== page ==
Our City Council (Council) has recently sent the zoning ordinance that will affect the permitted heights of commercial and residential buildings back to the Planning Commission for further review. This came after a number of discussions within Planning Commission (Commission) meetings and between the Commission and the Council. The Commission has convinced the Council that they can control building heights through planning and design restrictions. We all hope that will occur.
However, an article in the September 6, 2013 edition of the Wall Street Journal may have us more concerned about the federal government dictating our building heights than we are about the Commission doing so. It also has me wondering whether Ojai will be at risk with its Cycle 5 Housing Element. New York’s Westchester County Executive Robert P. Astorino is at odds with Housing and Urban Development (HUD) over HUD’s decision to withhold millions of dollars in Community Development Block Grants (CDBG).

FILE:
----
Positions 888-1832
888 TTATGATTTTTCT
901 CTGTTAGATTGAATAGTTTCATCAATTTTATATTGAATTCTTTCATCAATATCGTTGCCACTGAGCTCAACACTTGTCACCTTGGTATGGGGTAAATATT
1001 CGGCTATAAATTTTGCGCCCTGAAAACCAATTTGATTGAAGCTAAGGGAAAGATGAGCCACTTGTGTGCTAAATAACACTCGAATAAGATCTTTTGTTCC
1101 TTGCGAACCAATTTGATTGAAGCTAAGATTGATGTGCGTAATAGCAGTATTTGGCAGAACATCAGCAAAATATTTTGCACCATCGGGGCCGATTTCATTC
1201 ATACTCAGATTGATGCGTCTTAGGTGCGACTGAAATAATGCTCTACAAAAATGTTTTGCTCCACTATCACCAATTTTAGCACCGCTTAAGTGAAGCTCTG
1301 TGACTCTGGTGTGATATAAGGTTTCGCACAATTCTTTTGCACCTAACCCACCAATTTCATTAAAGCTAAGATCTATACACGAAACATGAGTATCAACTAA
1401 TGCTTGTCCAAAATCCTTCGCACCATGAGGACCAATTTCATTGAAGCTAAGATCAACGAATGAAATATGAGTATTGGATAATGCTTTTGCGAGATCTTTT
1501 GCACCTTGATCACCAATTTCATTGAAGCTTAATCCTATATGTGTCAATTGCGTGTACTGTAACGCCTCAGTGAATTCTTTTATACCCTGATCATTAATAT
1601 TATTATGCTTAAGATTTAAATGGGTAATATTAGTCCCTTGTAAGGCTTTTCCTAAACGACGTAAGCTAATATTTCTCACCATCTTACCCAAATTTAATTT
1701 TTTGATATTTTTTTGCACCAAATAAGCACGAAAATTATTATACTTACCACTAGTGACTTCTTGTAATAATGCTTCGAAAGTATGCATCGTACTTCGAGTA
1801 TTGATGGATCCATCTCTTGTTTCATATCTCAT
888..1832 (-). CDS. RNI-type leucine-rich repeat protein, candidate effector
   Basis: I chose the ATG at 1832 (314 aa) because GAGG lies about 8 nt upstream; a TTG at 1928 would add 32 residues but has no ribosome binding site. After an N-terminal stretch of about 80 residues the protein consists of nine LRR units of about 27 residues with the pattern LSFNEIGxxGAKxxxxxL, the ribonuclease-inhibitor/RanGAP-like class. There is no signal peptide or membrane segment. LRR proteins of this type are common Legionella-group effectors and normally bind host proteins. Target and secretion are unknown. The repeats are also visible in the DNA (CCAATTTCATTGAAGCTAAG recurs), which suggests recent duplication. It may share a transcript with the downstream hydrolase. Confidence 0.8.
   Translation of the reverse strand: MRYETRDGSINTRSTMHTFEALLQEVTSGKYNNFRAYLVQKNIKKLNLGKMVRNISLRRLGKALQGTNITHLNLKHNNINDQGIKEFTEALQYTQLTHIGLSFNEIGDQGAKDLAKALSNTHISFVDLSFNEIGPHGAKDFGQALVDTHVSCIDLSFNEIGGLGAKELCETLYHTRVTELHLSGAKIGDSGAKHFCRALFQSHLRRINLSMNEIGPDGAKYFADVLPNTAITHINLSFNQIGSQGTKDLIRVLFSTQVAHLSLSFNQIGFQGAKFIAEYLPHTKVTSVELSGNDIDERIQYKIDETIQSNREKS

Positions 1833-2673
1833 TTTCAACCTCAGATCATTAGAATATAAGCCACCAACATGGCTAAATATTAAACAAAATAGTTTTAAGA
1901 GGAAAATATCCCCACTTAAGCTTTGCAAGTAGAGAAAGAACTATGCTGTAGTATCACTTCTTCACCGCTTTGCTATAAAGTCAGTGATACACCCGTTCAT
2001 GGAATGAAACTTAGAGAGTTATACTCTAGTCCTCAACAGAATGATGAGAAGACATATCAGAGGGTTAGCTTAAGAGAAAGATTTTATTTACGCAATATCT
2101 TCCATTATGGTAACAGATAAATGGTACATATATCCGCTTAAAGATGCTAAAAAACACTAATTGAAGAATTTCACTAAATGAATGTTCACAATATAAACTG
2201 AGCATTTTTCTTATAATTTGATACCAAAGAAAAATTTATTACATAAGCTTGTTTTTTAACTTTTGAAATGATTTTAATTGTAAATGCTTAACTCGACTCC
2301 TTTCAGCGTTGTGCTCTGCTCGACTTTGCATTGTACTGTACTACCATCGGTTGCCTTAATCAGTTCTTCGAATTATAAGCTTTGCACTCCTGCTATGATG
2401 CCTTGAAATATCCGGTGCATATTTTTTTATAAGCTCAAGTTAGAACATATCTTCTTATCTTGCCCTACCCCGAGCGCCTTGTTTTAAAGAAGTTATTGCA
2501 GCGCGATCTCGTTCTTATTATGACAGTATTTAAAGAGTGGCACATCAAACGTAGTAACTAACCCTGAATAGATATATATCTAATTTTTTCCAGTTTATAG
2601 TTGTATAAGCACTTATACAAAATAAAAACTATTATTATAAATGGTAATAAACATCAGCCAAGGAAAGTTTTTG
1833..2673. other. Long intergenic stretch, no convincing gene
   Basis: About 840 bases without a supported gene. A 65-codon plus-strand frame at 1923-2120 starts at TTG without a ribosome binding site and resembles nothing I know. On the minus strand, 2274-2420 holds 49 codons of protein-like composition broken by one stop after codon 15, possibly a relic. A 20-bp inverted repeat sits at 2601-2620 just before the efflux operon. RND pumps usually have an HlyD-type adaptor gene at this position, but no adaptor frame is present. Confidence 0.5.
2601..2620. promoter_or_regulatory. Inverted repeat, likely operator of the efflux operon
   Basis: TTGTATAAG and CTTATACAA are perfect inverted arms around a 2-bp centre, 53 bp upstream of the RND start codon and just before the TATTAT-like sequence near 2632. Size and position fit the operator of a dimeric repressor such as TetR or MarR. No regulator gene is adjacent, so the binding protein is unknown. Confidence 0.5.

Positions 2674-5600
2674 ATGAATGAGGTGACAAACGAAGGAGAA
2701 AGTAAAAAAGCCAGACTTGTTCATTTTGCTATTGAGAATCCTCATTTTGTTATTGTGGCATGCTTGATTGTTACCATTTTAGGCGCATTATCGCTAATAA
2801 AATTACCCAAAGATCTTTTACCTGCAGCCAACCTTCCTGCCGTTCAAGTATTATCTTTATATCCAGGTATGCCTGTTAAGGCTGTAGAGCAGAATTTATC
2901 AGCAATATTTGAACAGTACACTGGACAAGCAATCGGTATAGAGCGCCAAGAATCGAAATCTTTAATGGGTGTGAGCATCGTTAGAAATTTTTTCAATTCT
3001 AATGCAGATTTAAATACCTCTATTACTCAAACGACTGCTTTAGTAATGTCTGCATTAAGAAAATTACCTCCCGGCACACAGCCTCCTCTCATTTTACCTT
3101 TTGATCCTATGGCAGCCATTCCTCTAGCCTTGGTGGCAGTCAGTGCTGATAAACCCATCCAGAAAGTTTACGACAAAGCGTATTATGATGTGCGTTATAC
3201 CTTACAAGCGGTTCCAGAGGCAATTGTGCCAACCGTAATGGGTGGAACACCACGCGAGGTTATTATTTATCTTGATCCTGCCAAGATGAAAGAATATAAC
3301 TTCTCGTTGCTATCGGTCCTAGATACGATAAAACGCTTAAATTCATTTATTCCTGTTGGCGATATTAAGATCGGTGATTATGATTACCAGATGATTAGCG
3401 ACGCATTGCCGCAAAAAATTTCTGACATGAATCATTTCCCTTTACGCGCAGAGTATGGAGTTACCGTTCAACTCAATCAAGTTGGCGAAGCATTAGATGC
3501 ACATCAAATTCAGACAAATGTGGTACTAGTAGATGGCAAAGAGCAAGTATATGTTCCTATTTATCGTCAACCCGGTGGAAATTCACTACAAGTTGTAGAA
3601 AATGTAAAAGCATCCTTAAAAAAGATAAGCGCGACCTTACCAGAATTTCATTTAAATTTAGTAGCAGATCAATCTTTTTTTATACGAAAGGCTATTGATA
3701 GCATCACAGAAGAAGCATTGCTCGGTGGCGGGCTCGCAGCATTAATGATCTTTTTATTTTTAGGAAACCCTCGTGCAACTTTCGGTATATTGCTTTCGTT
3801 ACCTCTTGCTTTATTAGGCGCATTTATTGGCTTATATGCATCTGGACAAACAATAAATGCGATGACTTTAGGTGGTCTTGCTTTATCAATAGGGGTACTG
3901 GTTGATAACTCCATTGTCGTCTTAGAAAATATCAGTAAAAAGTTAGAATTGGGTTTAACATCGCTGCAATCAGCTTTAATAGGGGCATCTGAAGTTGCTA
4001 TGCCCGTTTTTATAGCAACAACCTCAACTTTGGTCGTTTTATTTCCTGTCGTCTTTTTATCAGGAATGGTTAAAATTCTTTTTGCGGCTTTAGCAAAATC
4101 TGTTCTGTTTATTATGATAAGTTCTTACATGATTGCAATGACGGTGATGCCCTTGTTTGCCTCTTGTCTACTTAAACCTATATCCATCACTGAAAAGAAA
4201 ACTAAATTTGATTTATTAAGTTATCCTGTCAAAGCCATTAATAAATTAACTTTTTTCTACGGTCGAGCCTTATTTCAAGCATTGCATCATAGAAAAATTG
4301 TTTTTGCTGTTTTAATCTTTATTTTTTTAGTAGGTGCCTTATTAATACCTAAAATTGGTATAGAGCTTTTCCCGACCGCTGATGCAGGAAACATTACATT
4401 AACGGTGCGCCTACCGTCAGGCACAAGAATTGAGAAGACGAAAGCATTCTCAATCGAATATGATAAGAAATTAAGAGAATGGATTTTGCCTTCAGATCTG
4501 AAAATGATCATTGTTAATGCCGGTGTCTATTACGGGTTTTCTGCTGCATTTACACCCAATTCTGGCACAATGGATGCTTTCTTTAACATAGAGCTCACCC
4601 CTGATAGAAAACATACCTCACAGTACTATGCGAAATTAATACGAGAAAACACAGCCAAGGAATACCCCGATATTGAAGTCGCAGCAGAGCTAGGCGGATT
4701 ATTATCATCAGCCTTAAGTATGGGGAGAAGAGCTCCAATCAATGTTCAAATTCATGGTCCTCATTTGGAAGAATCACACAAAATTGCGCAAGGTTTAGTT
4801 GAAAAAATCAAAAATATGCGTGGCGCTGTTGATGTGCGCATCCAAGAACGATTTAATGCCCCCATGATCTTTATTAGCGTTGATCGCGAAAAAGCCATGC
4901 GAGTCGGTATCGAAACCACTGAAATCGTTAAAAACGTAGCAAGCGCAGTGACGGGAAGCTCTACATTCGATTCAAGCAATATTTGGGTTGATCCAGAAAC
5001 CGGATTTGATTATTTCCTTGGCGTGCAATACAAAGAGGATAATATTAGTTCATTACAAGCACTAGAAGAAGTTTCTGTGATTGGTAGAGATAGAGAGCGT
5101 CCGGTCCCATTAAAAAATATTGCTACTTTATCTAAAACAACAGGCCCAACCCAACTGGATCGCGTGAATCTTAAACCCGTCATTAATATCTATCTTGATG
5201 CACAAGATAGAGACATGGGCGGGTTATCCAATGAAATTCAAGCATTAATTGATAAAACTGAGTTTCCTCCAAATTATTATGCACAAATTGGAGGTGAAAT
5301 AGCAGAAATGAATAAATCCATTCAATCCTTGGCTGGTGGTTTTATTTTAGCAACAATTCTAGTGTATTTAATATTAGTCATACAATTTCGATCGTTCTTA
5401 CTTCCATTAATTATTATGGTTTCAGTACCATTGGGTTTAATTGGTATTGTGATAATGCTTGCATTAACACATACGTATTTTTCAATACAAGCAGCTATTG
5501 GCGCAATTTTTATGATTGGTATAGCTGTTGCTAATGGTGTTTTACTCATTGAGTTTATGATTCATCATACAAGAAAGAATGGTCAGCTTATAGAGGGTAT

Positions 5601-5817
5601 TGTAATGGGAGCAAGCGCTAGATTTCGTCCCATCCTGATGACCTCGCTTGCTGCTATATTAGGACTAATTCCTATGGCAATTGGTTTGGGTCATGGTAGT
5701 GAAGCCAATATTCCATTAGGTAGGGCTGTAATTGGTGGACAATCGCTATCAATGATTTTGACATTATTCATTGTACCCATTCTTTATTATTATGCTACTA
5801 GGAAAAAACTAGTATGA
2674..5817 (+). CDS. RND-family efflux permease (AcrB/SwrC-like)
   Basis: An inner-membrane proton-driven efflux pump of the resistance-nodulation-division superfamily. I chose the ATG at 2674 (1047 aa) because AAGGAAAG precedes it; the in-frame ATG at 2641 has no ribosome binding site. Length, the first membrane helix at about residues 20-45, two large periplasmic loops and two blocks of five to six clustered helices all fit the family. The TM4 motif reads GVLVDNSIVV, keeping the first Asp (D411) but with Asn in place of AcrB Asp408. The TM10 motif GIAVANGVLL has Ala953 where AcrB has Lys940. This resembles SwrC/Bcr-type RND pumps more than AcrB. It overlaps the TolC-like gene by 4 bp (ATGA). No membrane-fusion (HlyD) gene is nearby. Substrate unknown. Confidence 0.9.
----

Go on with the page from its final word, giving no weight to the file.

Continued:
Westchester County and HUD are clashing “over local zoning that arose from a 2009 settlement…to build 750 affordable-housing units in 31 mostly white communities.” HUD says that “any limits on the size, type, height and density of buildings are ‘restrictive practices’.” HUD wants Westchester to sue its local communities over these common zoning regulations. According to Mr. Astorino, “If HUD can define what constitutes exclusionary practices, then local zoning as it is known today disappears.” Or said another way, whatever any developer wants to build can be built in any town in America.
HUD’s argument is based on the assumption that zoning is discriminatory, that zoning in and of itself restricts who can live where. This is not the truth. Zoning defines what can be built, and says nothing about who will occupy a given space.
Where does this leave Ojai in view of our upcoming 2014-2021 Housing Element Update? Planning and the Council may need to re-think their strategies if HUD can make its decision stick. The logic behind zoning ordinances would appear to be inescapable: they define what can be built and, in a general sense, how it will look. Nothing in the zoning ordinance makes reference to who may or will occupy the buildings. Let’s hope Mr. Astorino will be willing to take HUD to the courts if need be so we won’t have to.